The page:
Illicium Belongs in Southern Gardens
A rapid growing, low maintenance shrub with spectacular foliage is a combination that’s hard to beat. Gardeners will find these winning characteristics in Illicium floridanum, a plant to be considered for any Southern garden.
The plant has a multi-stemmed, upright, compact habit. The foliage of Florida anise or anise-tree is quite attractive and aromatic, smelling similar to anise spice when crushed. The shiny, leathery leaves are olive green in color and the 1 1/2-inch flowers are dark red with many petals appearing in the early spring.
Illicium species usually reach a height between 10 to 15 feet and should be spaced in the landscape at least five feet apart. Florida anise’s natural habitats are the wet, swampy areas or wooded streams with acidic rich soil from Florida to Louisiana, but it will thrive here in the Carolinas. Illicium grows in partial shade to full shade, but reportedly can be acclimated to full sun if well watered. It prefers moist soil and definitely should be mulched and watered during prolonged dry spells, as it has a tendency to wilt. The recommended USDA zones range from 7 to 10. Several cultivars are available including ‘Alba’ with white flowers and ‘Shady Lady,’ which is variegated. Illicium ‘Woodland Ruby’ is an interspecific hybrid between I. floridanum ‘Alba’ and I. mexicanum, and produces showy blooms in spring and fall.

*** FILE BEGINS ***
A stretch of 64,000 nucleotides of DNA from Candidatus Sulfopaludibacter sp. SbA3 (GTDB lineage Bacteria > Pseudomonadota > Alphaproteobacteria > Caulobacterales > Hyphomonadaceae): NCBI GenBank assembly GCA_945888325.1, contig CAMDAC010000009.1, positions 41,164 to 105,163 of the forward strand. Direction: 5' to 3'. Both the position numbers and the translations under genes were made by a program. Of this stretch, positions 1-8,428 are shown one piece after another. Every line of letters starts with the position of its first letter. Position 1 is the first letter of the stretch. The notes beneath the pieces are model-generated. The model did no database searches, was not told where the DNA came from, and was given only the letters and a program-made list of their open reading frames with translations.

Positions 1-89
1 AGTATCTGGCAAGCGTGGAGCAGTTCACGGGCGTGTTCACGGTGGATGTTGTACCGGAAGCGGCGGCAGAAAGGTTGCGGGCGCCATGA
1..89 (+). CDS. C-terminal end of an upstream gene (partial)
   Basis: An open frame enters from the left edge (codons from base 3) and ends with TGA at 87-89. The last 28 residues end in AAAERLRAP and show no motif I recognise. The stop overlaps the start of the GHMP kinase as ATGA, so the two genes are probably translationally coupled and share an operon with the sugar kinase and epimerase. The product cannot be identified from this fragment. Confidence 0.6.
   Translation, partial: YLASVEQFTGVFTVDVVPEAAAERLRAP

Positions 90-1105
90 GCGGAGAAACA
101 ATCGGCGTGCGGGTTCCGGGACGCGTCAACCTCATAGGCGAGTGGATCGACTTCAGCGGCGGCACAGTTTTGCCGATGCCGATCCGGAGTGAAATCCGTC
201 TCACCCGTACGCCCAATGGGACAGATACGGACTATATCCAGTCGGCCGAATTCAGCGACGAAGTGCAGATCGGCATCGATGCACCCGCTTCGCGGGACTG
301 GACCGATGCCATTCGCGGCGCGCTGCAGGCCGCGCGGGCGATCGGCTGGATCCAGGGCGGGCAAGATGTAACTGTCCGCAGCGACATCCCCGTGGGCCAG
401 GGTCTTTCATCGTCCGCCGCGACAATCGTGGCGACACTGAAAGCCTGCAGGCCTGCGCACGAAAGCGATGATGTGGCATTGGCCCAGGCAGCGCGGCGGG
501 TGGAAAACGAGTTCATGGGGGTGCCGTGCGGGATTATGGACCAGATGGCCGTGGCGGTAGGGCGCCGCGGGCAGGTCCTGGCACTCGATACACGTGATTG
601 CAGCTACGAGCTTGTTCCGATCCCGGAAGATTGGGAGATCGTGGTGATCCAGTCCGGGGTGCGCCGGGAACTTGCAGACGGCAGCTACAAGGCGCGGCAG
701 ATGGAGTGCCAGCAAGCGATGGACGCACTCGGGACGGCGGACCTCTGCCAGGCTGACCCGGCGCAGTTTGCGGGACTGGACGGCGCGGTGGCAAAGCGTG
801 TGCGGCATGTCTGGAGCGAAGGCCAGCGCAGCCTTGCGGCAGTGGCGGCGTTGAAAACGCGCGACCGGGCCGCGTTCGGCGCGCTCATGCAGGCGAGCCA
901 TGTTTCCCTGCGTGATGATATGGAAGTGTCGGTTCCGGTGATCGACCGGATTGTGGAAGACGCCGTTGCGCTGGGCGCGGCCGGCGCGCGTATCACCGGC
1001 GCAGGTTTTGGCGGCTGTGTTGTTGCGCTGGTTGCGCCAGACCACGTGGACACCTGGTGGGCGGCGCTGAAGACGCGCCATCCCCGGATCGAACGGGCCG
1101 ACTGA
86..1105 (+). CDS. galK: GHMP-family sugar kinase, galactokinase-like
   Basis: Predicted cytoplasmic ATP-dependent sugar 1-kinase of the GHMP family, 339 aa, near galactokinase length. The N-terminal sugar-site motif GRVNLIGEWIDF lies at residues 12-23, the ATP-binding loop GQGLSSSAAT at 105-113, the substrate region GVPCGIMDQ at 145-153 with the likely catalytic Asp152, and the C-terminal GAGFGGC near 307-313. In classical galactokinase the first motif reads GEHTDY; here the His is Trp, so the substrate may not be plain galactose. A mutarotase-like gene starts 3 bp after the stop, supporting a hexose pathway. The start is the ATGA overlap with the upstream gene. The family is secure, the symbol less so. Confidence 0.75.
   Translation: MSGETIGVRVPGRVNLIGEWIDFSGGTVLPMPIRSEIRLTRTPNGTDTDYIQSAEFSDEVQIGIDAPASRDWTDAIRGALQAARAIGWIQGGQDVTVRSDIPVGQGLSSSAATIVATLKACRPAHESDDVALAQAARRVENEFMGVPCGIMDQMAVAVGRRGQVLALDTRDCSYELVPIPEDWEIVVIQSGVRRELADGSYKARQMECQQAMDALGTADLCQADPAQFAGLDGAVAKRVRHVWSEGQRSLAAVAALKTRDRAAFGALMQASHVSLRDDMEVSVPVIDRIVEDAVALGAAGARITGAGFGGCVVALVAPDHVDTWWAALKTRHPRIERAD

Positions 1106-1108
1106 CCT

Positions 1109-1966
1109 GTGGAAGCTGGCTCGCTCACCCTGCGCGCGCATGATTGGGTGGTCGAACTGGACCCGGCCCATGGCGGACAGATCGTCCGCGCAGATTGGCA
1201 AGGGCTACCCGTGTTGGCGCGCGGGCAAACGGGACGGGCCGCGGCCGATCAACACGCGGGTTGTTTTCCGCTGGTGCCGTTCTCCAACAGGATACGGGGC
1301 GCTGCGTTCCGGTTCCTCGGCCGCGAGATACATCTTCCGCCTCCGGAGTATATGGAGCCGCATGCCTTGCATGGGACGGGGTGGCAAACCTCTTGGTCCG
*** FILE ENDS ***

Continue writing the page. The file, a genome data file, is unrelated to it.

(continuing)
Also consider the rare, yellow-flowered species, Illicium simonsii. There is another member of the genus that is native to the southeastern part of the country called yellow anise or Illicium parvifolium, which is a popular landscaping shrub, especially for use as hedges, and it is more tolerant of sun and dry soil than other species.
All parts of Yellow Anise and Florida Anise are toxic. The anise that is used as a spice is derived from a different species, Star Anise, Illicium verum, an evergreen tree native to southern China and Vietnam.
Look for Illicium in the JC Raulston Arboretum, which has 19 different accessions in its collection, including seven cultivars of Illicium floridanum.